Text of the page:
• This film was tied with The Twilight Saga: Eclipse for the most Razzie nominations at the 2011 Razzie Awards, the award show honoring the worst motion pictures of the year. Each film had nine nominations. Airbender was nominated for every category besides Worst Actor and Worst Actress. The movie ended up "winning" five of the Razzies it was nominated for, including "Worst Picture of 2010". One of those awards was won by actor Jackson Rathbone, who appeared in both films and was thus awarded the Worst Supporting Actor trophy for that year.
  • This was the first film released by Nickelodeon to ever be nominated at the Razzie Awards.
  • Jackson Rathbone originally auditioned for the part of Prince Zuko.
  • Jesse McCartney was originally cast to play Zuko but was replaced by Dev Patel due to scheduling conflicts.
  • This was the first film directed by M. Night Shyamalan that was not based on an original script.
  • In September 2018, Netflix announced a live-action series based on Avatar: The Last Airbender, with the original creators (Michael Dante DiMartino and Bryan Konietzko) and composer Jeremy Zuckerman returning. Both Michael and Bryan said that they intended to adapt the series "with a culturally appropriate, non-whitewashed cast" and it would be released sometime in 2021. This, in effect, killed any remaining possibility of a sequel to this film.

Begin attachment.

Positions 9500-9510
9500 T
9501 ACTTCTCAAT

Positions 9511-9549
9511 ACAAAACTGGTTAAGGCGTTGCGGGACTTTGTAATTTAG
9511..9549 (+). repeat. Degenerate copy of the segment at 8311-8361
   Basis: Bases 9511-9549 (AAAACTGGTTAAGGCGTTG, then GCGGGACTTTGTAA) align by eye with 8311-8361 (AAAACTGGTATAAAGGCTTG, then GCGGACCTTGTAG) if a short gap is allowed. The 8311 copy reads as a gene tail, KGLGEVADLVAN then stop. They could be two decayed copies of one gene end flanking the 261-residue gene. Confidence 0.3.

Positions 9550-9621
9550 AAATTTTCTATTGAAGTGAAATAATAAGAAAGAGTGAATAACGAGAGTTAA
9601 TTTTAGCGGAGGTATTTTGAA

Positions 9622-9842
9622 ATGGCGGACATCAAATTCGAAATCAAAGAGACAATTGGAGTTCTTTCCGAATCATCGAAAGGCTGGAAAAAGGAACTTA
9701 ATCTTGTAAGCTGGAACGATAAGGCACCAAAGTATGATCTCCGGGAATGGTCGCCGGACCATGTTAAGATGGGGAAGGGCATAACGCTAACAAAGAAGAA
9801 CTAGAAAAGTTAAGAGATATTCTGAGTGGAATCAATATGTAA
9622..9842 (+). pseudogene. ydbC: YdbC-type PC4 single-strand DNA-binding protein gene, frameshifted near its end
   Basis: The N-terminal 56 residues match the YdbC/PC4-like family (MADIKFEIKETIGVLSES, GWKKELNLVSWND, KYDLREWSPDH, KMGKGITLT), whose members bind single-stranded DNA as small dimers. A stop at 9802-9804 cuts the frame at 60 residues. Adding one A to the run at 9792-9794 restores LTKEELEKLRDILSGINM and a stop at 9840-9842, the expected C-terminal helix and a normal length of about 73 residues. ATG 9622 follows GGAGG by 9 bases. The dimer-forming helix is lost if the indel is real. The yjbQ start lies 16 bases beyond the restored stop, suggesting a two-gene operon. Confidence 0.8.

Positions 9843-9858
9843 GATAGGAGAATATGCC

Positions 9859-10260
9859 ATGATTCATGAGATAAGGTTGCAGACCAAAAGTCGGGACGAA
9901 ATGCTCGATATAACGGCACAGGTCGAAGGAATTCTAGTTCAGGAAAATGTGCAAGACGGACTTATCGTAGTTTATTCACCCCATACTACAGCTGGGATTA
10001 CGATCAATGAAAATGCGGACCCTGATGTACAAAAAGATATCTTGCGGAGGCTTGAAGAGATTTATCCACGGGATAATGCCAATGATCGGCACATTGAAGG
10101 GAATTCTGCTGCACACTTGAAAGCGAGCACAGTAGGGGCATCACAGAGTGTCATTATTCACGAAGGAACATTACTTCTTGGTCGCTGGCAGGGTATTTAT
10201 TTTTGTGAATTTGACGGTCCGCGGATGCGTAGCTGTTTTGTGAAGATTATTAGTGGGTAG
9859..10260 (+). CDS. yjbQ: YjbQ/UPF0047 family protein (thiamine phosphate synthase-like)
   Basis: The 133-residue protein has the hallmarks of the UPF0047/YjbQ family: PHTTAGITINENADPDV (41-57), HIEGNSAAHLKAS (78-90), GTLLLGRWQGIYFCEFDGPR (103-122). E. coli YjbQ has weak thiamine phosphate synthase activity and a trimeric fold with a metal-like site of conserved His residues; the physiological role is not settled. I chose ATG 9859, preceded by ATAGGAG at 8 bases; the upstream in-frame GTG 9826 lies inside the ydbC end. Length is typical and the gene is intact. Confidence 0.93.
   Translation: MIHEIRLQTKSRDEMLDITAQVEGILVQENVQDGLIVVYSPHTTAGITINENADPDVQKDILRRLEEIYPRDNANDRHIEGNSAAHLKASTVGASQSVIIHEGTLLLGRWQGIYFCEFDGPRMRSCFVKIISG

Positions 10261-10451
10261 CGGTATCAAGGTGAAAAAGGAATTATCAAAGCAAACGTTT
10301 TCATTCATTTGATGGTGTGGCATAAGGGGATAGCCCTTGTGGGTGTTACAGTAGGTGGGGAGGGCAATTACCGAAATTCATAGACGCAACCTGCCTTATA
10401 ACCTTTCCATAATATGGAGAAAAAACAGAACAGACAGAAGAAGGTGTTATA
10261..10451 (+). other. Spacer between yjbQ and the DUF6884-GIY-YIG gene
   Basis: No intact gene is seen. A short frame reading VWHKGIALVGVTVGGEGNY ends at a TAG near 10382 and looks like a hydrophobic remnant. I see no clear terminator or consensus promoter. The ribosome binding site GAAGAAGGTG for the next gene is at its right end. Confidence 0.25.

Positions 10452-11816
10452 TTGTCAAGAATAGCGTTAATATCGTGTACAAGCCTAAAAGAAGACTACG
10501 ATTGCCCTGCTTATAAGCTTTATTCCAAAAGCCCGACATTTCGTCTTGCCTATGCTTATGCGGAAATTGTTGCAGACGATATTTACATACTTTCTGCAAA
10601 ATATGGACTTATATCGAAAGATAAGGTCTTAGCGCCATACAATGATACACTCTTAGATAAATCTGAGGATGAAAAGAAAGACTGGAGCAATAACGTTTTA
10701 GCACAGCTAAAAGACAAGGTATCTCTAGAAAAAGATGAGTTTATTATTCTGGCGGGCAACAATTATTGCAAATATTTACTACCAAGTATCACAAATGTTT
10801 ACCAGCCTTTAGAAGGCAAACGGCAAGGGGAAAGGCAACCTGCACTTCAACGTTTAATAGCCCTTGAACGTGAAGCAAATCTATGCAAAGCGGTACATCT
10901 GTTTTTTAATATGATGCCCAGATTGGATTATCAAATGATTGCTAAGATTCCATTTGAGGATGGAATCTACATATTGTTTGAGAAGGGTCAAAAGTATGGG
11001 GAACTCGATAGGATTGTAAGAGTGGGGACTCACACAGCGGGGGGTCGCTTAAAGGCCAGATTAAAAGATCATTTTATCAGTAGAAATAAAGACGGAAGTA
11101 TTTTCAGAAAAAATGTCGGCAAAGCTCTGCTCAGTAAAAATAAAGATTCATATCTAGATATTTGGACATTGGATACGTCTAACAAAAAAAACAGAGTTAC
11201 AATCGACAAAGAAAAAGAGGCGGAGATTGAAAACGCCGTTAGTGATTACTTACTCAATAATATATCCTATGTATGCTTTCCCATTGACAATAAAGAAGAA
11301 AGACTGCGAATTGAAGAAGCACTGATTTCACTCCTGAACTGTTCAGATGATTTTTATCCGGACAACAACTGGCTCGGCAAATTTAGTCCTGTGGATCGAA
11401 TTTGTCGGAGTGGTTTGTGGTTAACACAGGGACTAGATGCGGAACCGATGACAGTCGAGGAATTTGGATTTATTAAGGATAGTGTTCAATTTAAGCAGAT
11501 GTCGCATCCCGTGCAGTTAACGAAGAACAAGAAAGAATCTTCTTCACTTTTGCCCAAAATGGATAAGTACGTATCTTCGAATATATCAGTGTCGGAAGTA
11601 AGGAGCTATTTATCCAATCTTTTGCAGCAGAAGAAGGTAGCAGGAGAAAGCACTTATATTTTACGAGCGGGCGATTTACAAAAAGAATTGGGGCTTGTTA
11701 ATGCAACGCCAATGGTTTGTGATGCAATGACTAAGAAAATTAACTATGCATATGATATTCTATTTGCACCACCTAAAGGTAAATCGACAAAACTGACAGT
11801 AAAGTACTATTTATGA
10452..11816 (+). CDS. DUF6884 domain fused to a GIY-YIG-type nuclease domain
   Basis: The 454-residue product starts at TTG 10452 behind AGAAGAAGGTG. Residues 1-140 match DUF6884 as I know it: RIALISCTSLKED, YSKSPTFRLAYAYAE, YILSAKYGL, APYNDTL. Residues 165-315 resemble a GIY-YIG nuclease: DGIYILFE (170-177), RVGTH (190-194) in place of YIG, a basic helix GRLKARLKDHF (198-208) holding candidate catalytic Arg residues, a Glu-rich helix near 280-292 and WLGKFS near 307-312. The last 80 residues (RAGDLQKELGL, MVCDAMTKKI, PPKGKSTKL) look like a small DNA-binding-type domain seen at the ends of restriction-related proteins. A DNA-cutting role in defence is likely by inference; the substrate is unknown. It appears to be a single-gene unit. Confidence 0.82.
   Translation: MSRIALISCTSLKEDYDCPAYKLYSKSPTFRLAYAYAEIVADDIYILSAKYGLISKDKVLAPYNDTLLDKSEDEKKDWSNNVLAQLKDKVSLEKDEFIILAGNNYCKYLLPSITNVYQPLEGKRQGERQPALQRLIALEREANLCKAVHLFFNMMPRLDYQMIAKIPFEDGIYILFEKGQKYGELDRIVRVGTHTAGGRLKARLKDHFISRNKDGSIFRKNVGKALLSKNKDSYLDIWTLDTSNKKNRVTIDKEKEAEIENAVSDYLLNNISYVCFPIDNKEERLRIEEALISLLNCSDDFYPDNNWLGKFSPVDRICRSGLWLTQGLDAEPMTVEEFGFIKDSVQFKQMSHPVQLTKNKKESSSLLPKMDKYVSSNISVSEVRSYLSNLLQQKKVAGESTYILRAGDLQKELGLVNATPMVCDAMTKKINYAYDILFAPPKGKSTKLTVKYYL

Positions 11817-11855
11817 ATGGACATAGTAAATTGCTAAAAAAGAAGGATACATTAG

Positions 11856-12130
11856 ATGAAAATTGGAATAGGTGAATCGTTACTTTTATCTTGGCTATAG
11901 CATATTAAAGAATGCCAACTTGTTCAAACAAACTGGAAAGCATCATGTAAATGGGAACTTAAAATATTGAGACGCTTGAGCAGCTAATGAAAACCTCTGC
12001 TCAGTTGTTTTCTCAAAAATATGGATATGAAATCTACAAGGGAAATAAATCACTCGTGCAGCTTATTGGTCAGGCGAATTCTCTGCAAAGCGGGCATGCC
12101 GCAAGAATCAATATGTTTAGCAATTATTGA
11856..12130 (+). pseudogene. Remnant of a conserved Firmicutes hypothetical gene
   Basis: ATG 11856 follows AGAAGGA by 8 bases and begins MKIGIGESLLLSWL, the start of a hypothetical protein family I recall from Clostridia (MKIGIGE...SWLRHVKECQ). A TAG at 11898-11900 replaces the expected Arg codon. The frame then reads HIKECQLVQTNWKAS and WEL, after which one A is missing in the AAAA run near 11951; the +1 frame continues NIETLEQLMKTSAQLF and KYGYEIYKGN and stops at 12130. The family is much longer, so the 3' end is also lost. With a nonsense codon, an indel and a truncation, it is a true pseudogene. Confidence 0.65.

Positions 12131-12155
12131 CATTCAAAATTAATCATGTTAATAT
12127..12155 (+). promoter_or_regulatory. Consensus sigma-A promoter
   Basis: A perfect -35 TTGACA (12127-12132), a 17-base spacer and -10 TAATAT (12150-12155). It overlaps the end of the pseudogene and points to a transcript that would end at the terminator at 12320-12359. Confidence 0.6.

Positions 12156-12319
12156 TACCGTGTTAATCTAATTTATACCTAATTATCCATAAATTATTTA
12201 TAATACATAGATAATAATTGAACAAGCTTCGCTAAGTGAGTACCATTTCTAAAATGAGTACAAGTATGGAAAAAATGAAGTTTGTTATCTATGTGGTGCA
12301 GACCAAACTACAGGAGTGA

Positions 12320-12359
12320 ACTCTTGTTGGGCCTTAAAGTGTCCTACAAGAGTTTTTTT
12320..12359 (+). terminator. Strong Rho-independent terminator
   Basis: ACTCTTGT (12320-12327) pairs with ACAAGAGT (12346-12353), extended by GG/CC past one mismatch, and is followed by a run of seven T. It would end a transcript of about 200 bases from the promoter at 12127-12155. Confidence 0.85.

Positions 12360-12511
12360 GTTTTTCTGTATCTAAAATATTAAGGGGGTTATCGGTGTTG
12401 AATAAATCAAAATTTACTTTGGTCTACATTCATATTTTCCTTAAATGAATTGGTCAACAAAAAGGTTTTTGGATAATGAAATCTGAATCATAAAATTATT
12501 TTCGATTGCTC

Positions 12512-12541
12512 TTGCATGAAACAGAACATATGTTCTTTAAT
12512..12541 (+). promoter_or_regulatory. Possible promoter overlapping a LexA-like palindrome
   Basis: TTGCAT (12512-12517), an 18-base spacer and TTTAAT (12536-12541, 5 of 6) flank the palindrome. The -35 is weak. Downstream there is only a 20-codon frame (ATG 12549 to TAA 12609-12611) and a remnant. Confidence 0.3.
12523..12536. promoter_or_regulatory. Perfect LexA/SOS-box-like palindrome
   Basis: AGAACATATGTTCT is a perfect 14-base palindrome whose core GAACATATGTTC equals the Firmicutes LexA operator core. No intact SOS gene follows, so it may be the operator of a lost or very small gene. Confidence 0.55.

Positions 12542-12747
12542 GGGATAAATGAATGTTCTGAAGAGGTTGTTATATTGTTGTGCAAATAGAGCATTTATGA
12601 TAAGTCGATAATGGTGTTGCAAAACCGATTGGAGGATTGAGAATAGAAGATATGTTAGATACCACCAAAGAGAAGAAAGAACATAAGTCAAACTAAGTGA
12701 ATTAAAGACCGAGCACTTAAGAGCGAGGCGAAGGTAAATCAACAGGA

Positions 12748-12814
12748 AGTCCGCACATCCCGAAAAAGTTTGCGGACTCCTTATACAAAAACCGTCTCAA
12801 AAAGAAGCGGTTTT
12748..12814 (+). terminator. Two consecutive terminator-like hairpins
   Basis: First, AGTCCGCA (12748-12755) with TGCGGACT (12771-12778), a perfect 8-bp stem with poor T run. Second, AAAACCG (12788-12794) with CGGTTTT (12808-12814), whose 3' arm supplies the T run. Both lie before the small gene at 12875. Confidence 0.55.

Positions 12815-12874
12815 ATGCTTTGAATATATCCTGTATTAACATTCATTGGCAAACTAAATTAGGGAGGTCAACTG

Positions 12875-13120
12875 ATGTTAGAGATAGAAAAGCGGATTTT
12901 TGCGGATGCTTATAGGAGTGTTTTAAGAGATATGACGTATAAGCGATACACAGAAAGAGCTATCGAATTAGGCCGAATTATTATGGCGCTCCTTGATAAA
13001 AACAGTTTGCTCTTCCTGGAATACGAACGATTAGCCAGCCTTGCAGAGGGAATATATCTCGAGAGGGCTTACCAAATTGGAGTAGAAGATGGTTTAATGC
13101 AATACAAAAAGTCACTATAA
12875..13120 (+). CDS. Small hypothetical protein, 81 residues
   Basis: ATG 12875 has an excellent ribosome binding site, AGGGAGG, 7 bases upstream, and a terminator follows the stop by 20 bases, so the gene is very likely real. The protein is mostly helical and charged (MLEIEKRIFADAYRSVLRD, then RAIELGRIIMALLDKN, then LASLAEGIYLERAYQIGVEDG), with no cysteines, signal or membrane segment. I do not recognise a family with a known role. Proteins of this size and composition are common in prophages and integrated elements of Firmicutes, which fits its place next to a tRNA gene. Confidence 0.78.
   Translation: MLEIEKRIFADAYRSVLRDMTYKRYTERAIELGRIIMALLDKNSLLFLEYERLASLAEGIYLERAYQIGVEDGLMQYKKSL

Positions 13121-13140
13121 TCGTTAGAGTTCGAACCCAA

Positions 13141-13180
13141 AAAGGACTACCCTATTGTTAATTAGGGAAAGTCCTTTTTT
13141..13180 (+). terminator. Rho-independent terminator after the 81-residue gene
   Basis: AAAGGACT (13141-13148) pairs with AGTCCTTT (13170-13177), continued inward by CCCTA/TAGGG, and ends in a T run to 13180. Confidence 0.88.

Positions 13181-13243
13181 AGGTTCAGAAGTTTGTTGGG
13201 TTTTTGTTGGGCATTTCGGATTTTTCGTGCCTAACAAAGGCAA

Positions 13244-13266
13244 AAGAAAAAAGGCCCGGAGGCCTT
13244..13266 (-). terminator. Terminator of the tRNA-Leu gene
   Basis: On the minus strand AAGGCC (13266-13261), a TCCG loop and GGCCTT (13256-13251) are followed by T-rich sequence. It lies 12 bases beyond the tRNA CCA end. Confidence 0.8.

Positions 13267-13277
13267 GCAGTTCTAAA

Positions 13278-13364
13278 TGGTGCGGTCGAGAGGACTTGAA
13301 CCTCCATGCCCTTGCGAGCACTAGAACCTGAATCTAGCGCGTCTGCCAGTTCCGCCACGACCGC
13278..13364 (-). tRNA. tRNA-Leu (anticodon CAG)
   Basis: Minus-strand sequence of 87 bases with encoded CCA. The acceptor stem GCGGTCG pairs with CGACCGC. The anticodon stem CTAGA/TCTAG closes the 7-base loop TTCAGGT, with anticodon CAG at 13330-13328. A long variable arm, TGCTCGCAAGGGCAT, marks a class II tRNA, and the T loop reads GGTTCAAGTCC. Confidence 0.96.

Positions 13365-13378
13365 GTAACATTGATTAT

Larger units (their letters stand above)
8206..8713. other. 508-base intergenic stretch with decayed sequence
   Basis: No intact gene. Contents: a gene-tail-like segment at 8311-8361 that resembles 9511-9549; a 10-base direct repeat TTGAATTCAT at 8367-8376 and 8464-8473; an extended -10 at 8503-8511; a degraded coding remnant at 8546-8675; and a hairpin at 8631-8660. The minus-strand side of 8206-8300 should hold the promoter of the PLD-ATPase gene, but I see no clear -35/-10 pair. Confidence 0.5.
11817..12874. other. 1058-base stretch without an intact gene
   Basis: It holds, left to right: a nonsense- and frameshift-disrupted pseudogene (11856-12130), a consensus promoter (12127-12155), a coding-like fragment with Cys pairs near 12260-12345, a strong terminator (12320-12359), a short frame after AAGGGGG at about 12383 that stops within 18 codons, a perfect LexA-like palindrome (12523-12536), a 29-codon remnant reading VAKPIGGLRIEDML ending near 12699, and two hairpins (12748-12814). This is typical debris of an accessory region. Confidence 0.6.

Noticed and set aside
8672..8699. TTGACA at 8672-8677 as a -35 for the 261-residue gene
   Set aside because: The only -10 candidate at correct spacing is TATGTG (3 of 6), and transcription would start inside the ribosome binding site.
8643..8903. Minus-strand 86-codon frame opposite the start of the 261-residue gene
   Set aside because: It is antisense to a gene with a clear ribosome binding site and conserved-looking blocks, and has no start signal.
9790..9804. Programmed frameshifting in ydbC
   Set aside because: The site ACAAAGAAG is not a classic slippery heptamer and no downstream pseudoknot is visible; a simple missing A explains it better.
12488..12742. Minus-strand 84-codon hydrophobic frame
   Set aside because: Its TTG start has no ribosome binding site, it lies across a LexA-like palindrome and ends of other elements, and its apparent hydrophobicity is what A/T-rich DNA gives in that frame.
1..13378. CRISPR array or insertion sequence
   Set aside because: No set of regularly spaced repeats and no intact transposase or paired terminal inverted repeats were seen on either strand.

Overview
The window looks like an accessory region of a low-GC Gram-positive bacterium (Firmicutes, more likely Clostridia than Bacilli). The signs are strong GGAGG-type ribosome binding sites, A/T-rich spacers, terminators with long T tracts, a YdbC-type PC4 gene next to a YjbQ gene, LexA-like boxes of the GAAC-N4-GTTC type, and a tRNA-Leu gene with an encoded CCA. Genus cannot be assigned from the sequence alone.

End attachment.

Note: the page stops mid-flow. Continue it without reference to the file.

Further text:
• Shyamalan has stated that this film was the first film he saw as a genuine failure and still hasn't gotten over how he disappointed fans of the source material.
  • There were plans for two sequels adapting the original series' remaining two seasons. Fortunately, they were canceled following the film's horrific critical bashing and the number of Golden Raspberry Awards it won.
  • Noah Ringer, the actor who played Aang in this movie, has not appeared in another film or another project in general after 2011. His second (and last) film appearance was in the 2011 sci-fi/western film Cowboys & Aliens. He was announced in May 2013 to be starring in a film titled The Peppercorn Chronicles, which was set to be loosely based on a 24-minute fantasy short titled Mrs. Peppercorn's Magical Reading Room. As of now, there has been no further information regarding the film, and it is presumed that it is either stuck in development hell or outright canceled. He also was likely planned to reprise his role as Aang in the now-canceled sequels. It's safe to say that both this film and Cowboys & Aliens have wrecked Ringer's career as an actor, as both films he starred in were box office disappointments, and his first film was universally panned.
  • In an "ask me anything" interview posted on the subreddit r/IAmA in February 2013, Dante Basco (the voice of Prince Zuko in the original series) revealed that Michael Dante DiMartino and Bryan Konietzko had warned him and his fellow cast members to never watch the film under any circumstances.[2]